Liberated Quiltmaking by Gwen Marston
Not a shock that it's here, is it. Maybe it will surprise you to know I actually considered leaving it off the list because I've already read it cover to cover probably 20 times and just looked at certain sections countless more. This is the one that set me free.

Liberated String Quilts by Gwen Marston
I'm not nearly as passionate about this one as I am about the previous one. I hate the exact yardage amounts and precise instruction to make it the same way Gwen did. The Quiltmaking book has more of Gwen's spirit in it. BUT it has great photos of string quilts and so it's still inspirational.

Scrap Quilts by Roberta Horton
I like this one for its improvisational style and focus on folk art. I love that it encourages people to design their own applique - no templates. The antique quilts are excellent as well - the Sunburst quilt on page 49 is my fave.

Signs and Symbols by Maude Southwell Wahlman
Admittedly, I'm not interested in the text for this one - I just love all the pictures of the rural African-American quilts. If I had my Gee's Bend book it might very well take its place.

Close runner-up:

Wild by Design by Janet Catherine Berlo and Patricia Cox Crews
Has lots of antique quilts that were considered wild or innovative for their time. Maybe I shouldn't say lots - I think there's only 48 color photos and not all of those are quilts that I like. Still, this is probably the book I'd take if I couldn't have any of the others. There's a little bit of this and a little bit of that, whereas the others are more specialized.

Friday, November 11, 2005

partial arc

While I've been cranky lately, that hasn't stopped my quilting. Got a bunch done yesterday. My sweetie was off work and we watched a Robert Culp baddie episode of Columbo and three eps of Stargate SG-1. Yes, my hubby can be something of a tv addict too.

[diversion: ooh, Claudia Black was excellent on Stargate as Varla (sp?). I know her from "Pitch Black" but I know she was a Farscaper. Have to admit, that's a show I never managed to get into. Kept getting hung up on the giant muppets. I'll give it a try one of these days, when I can start at the beginning.]

The other day I was telling you I'd missed a couple of arcs while I was quilting my fans. Here's how it looks after I've gone back in and filled them in after.

I managed to make six arcs instead of seven yesterday. I think my lack of attention to detail is showing. Good thing it doesn't matter.

Last look at Halloween

Sorry I've been MIA. I should change my blog title to Cranky Gal Quilting and then I could post every day. Ba ha ha ha. Sorry, had the PMS blues. I always have a day or two where the world is tragic, no one loves me and everything sucks. I know this about myself. My hubby has been warned and is allowed to ignore me (well, ignore my whining).

Got the update from my rheumatologist. Definitely have the evil PVNS. As far as I know, can wait a while for that surgery and have it while we're in the states inbetween tours next summer. (No one has said, get it NOW before your leg falls off.) On the good side, got the doc to admit that I may just have the A.S. as well - he's not ruling it out. So that's a small victory. As such.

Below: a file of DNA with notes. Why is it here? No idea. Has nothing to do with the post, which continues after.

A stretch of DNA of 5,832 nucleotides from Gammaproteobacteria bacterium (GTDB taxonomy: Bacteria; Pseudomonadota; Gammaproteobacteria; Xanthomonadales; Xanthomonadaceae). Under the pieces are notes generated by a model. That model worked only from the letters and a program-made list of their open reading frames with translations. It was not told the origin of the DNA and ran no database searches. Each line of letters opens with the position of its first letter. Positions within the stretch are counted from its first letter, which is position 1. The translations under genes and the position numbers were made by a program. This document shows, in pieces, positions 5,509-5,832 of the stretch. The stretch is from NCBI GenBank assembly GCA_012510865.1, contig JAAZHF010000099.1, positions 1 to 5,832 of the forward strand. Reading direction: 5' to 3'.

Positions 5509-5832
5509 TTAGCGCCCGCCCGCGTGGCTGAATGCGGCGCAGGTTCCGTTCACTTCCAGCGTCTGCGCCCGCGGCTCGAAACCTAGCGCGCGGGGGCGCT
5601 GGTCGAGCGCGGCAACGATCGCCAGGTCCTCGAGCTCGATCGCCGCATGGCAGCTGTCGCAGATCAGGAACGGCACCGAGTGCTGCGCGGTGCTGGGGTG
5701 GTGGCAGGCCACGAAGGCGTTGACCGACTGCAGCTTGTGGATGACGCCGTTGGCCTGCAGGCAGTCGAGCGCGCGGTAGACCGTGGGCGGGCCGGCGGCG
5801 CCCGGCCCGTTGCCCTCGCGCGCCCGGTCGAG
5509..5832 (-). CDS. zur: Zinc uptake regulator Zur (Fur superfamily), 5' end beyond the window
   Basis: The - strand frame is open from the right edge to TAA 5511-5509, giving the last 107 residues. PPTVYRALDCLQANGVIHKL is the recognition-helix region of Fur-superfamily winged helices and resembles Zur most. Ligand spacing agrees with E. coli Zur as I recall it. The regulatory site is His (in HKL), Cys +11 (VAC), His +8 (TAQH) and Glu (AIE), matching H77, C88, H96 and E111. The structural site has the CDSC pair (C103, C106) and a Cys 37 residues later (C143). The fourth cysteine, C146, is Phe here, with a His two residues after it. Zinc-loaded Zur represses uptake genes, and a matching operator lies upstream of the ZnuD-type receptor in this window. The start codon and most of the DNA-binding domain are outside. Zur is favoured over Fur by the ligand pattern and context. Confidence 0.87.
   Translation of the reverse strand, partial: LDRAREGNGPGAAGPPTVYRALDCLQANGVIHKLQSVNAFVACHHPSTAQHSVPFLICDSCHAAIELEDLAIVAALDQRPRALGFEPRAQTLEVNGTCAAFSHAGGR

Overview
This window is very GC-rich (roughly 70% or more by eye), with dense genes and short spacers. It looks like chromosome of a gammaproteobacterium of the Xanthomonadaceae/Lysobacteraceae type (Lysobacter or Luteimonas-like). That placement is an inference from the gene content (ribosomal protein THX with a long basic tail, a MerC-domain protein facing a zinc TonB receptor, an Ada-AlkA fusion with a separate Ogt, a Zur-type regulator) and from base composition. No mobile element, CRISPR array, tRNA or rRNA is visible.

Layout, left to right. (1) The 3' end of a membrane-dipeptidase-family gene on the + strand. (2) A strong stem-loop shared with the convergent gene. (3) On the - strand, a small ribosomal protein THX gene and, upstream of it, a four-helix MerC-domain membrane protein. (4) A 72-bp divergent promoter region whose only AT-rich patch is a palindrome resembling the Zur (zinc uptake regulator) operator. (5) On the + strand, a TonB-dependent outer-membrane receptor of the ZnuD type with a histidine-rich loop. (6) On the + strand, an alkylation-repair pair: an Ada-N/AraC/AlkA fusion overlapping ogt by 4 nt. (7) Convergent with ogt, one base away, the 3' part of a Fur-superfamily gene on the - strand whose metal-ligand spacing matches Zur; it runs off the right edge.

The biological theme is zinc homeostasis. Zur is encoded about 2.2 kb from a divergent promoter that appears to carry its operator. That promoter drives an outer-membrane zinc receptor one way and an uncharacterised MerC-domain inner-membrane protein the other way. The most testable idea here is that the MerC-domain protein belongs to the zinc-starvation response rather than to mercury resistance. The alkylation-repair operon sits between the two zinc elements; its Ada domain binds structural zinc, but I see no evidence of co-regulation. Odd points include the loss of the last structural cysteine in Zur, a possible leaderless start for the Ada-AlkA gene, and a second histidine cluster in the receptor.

Yesterday I went for my first real walk since the arthroscopy. Alone, tho hubby was on standby to drive over and pick me up if needed. Wasn't a huge walk, but I did go to the framer's and pick up my Web thready which has been languishing at the shop for ages and then made it over to a cafe to pick up lunch. Even better, my knee didn't blow up.

Decided to show you the finished thready in place. I know, I know, I should be done with Halloween already, but there's so much to see. On the top shelf is my purple cat embroidery, which I'll talk about another time. I bought the papier-mache headed devil and witch, which are loads of fun. The middle shelf has three of my threadies that are done on pre-printed fabric. On the left are three skeletons, in the middle the green monster ya'll watched me do (doesn't he look good framed?), and candy corn, which I made several holes in so you can see the red-orange "velvet" backing through. On the lower shelf is a Halloween sampler a wonderful friend made for me this year.

Yes, it is actually still Halloween at my house and will be another two weeks. Mwa ha ha ha.

Tuesday, November 08, 2005

I've been quilting

I've been quilting on Cranky. I'm still not sure how I want the fans to go. Whenever I think "witch" I think "Wizard of Oz" and the tornado. So the spiral design, the wind blowing around and around and around, is kind of appealing. Finally decided I would go once around the border. I can then revisit and go anyway I want. When I showed you three different ways of having the fans go, that doesn't mean you can't combine them. I've reached the edge of the quilt now and am soon going to be going up the left side.

I wanted to show you a detail of what I've been doing so far. It illustrates two points. First, I forgot what I was doing and only made 5 fans instead of 7. You can see where it dips lower in the middle there. Not a problem - I'm just going to add a couple of shorter arcs. Secondly, look at the difference in the heights of the fan units. The one on the left is a good quarter inch below the border and the other goes above. That's how it goes. If you're interested, click on the photo and you should get a bigger shot of it.